Research has found that social support can play a significant role in overall health as people age. Spending time with friends and family members can boost quality of life, including both physical and mental health.
Throughout life, close friends provide a strong foundation of compassion and trust for many people, and they can become even more important as we age. June 8 is Best Friend Day, a time to recognize the contributions of friends to our live experience.
Why are good friends so important for older adults, and how can you make sure you have the social support you need as you age?
The Importance of ‘Social Capital’ for Seniors
“Social Capital” refers to the types of personal connections that build trust and support participation for individuals. Research indicates that social capital offers health benefits that may be especially important for seniors.
For retired people, social capital can decline due to reduced contact with former work colleagues, the deaths of friends and family members, and loved ones moving away. The loss of social contacts can have a direct impact on mental and physical well-being.
Social capital can encourage healthy behaviors, like walking around to visit neighbors, refraining from smoking, and seeking out health screenings after hearing about them from friends.
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Potential Health Benefits of Staying Connected
For seniors, developing various positive sources of social support also can reduce stress, ward off anxiety and depression, and reduce the risk of some physical health concerns.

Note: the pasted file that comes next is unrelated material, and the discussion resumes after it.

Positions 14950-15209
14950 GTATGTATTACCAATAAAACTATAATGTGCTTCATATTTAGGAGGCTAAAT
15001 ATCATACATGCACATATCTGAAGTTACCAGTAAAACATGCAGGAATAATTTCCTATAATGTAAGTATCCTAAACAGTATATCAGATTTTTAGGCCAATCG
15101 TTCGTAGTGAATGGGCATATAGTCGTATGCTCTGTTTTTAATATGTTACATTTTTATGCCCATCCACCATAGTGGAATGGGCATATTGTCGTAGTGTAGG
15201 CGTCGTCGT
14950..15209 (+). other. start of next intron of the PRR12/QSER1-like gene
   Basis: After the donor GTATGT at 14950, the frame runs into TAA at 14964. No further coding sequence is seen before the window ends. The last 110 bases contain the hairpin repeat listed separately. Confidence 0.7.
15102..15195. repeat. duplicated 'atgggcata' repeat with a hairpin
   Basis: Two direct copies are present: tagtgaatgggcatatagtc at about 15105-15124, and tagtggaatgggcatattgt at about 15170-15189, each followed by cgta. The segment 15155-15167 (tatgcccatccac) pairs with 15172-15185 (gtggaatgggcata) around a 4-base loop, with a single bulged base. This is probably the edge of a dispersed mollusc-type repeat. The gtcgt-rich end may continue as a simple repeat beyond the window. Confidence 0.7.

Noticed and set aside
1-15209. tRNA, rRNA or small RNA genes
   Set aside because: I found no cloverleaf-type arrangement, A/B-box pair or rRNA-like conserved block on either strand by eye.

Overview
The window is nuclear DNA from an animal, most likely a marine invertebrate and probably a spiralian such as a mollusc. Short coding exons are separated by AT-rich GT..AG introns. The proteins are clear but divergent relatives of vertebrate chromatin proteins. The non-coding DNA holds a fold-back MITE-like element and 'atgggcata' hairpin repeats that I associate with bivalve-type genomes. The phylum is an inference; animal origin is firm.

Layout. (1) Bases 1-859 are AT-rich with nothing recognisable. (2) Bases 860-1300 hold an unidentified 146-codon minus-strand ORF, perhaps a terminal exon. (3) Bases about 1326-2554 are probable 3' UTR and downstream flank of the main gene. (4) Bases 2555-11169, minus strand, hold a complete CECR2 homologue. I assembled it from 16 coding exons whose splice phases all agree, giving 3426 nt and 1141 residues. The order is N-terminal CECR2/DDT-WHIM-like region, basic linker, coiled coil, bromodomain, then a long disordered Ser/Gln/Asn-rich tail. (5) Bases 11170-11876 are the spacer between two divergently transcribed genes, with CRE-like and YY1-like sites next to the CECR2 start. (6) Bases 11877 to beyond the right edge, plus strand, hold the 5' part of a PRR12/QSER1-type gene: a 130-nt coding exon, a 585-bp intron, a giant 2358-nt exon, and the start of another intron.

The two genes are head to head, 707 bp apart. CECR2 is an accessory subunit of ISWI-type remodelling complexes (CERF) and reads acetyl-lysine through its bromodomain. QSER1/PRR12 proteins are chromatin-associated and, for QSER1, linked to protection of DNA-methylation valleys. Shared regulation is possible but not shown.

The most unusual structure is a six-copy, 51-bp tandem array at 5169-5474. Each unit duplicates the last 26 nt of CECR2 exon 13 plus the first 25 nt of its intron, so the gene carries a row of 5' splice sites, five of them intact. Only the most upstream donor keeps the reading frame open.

Experts say that certain types of social interactions can affect cognitive health. One study found that cognitive abilities declined 70 percent more slowly in individuals who had frequent social connections compared to those who had little social contact with others.
Socialization may improve memory and longevity as it reduces stress and isolation. Many seniors socialize by spending time in group exercise classes — which can provide a number of physical benefits, including the potential to increase lifespan. Exercise also lessens the risk of a variety of chronic health problems like osteoporosis.
Finding Sources of Social Support
Family members frequently provide social support for seniors, but that’s not always the case. For seniors who are widowed or live far from loved ones, finding other ways to socialize can be necessary.
As you get older, it’s important to take advantage of opportunities to meet people and develop relationships. Community groups like senior centers offer one source of friendships. In addition, senior living communities provide multiple opportunities for spending time around other people, including exercise classes, meals and a variety of activities. Another good way to get connected is to find an organization you are passionate about and volunteer.
Whatever option you choose for meeting people, pay attention to the breadth of your social connections as socialization will play an important role in your overall well-being as you age.